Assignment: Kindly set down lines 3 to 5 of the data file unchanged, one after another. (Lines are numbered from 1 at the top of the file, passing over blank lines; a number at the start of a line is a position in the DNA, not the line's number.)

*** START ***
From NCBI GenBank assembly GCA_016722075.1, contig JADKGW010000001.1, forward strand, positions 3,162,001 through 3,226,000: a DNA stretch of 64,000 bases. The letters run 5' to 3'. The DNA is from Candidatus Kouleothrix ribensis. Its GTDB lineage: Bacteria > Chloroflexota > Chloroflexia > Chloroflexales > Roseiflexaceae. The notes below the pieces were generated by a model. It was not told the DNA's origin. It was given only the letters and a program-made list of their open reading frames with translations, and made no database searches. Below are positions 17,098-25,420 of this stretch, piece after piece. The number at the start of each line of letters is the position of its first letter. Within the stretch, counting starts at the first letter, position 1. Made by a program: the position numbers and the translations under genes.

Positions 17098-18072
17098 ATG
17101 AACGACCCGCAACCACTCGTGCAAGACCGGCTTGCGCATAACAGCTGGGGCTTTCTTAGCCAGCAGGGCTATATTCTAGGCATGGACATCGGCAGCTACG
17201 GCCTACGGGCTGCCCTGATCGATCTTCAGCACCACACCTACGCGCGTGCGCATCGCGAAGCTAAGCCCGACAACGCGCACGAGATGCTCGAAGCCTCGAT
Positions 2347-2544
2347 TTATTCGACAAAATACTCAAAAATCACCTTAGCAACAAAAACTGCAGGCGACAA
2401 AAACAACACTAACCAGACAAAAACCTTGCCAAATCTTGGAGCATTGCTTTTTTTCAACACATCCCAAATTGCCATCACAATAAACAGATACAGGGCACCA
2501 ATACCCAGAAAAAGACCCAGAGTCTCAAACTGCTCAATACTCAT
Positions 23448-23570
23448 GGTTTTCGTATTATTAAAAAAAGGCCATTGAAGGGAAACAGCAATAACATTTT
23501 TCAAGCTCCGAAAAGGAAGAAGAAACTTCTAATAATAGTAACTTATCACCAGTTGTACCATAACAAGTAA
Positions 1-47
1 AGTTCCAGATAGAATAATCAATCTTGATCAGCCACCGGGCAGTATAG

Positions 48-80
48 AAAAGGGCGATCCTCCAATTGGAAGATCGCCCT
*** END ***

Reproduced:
17098 ATG
17101 AACGACCCGCAACCACTCGTGCAAGACCGGCTTGCGCATAACAGCTGGGGCTTTCTTAGCCAGCAGGGCTATATTCTAGGCATGGACATCGGCAGCTACG
17201 GCCTACGGGCTGCCCTGATCGATCTTCAGCACCACACCTACGCGCGTGCGCATCGCGAAGCTAAGCCCGACAACGCGCACGAGATGCTCGAAGCCTCGAT